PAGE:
From one classic track to another, the paddock moves from the spectacle of Spa-Franchorchamps last weekend to magical Monza in the next round of the Formula 1 championship.
Monza, located on the outskirts of Milan, is the embodiment of Formula 1. Brought to life in 1922, the track is drenched in history, triumphs and tragedies.
Some of this is tangible. Like the old sloped banking that formed part of the track in the 1950’s and remains standing today, and the iconic corners of Grande, Lesmo and Parabolic that have stood the test of time.
But there are other things about Monza that can’t be so easily pinpointed. It’s a feeling or an aurora that every driver and spectator gets when they step inside the walls of the royal park and begin to soak up everything that is Monza.
Whether it’s the vocal tifosi supporters cheering on the Scuderia, watching the latest Formula 1 cars conquering the Parabolica corner, or just being among the humming pit lane crowd, Monza is special for everyone.
Romain Grosjean from Haas says: “The atmosphere is crazy in Monza. The Tifosi, the fans – they’re just great. The track is in the middle of a park. It’s like nowhere else. There are so many people coming and watching, cheering for the drivers and, of course, for Ferrari. The atmosphere is electric.”
But putting aside the history, beauty and atmosphere of Monza, the track is going to push both drivers and cars to their limits.
It is regarded as the fastest on the calendar with cars exceeding 320km/h (199mph) on four occasions around the lap. But teams will also be closely monitoring brake wear with the six braking zones around the lap all following high-speed entries.
Perhaps the most crucial corner is Lesmo (Turn 6 and 7). The second part of Lesmo – Turn 7 – is a deceptively fast right-hander at 280km/h and the drivers need to get good speed through the exit to take advantage of the long straight that follows.
Ferrari Confident for Monza Result
It’s always special for Ferrari to race at their home track but it will have extra importance this year with Vettel leading the championship and potentially being the favorite to take the title.
That Ferrari can at least match Mercedes on pace is a boost of confidence for Vettel who noted after the Belgium Grand Prix last week that there are now no tracks they should fear.
If there is any deficit for Ferrari it probably comes during qualifying where Mercedes seem to turn up the engine and find extra pace.
Indeed, even Hamilton acknowledged that his win at Spa was earned by taking pole, not by having better race speed.
But a win at Monza will be no easy feat for Ferrari. On paper, the track should better suit Mercedes who dominate on faster circuits with long straights and flowing corners. If Ferrari do win on their home ground this weekend, it will be an ominous signal for Mercedes who then face an enormous battle to be competitive in Singapore the following race.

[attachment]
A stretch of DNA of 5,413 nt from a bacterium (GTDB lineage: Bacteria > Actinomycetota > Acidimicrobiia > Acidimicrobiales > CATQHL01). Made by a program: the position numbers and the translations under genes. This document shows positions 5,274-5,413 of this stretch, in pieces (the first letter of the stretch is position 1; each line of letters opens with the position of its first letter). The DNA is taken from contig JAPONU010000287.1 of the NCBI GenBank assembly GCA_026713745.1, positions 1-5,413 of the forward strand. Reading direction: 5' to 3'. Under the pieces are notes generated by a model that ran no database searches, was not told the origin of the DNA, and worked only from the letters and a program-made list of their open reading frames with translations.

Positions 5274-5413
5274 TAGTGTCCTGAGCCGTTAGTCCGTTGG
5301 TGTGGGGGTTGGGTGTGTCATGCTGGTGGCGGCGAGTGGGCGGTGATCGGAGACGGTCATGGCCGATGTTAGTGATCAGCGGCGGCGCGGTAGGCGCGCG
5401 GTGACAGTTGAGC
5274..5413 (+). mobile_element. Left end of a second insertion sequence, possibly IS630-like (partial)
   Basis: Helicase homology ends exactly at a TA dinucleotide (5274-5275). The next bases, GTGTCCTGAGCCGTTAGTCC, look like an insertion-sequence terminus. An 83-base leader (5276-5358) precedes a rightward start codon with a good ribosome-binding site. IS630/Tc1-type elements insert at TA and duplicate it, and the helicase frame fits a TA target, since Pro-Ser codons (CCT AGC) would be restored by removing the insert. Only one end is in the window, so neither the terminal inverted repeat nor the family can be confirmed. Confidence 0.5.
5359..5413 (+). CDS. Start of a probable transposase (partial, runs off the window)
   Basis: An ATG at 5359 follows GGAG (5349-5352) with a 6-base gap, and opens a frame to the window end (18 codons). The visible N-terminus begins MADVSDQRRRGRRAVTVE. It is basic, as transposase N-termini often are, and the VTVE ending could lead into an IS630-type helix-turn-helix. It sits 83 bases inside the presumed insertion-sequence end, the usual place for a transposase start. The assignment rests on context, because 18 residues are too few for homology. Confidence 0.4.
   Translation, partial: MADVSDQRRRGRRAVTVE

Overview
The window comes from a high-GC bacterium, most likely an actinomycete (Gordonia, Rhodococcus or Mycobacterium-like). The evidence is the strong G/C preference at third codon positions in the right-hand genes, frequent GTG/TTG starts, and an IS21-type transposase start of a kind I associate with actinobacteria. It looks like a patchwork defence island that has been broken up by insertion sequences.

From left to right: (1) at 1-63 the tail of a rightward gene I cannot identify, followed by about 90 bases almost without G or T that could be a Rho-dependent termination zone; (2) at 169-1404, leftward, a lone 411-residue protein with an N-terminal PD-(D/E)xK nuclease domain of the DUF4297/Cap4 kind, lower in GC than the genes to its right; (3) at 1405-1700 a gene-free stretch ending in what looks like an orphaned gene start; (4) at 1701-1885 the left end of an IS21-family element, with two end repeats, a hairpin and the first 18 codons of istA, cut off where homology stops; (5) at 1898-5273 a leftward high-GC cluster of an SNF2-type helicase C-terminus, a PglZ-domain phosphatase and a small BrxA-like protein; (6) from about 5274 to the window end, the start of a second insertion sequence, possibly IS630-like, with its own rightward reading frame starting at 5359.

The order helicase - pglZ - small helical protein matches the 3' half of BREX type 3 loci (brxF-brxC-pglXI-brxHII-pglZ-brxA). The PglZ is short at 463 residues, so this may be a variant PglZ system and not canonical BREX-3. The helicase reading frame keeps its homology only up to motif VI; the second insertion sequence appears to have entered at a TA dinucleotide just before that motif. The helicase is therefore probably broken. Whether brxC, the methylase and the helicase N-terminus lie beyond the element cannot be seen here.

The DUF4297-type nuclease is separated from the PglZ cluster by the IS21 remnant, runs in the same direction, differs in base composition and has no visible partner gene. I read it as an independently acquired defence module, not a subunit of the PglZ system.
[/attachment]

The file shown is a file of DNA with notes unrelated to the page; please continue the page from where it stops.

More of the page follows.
It’s all About The Penalties
A swathe of drivers come to Monza facing grid penalties for changes to their engines.
McLaren’s Fernando Alonso retired from the Belgium Grand Prix last week with an engine problem. An inspection by Honda afterwards couldn’t find any faults – sparking rumours that Alonso ‘parked’ his car in frustration – but he will likely start the Italian Grand Prix from the back of the grid anyway with a new, upgraded engine fitted ahead of first practice.
The strategy from McLaren is to soak up the grid penalty at the power-hungry Monza circuit so that they have a near new engine for the next race in Singapore where the track better suits their car setup.
A similar approach is being contemplated by Red Bull who may fit a new engine on Ricciardo’s car with an eye to Singapore.
“It’s no secret Singapore is a circuit we’re strong on,” said Ricciardo.
“I don’t want to take any risks in Singapore and risk racing with an old engine or something.”
“If we have to be strategic about it, then we will.”
“We’re not in a comfortable position now to be taking any risks with the reliability, so we’ll play it safe.”
For Verstappen, an engine problem early in the Belgium Grand Prix will also see him handed a grid penalty. It has frustrated the young Dutchman who is now openly criticising Renault’s reliability.
“Because we blew up a few engines at the beginning of the season, they [Renault] have built a kind of safety mode. But at that moment, when the engine goes into that, it doesn’t run any more. So when the car came back, they removed the plug, put it back again and the engine worked,” said Verstappen.
“They want to play safe and not to blow the engine, but I prefer that rather than that it shuts down the engine and it runs again at the next restart.”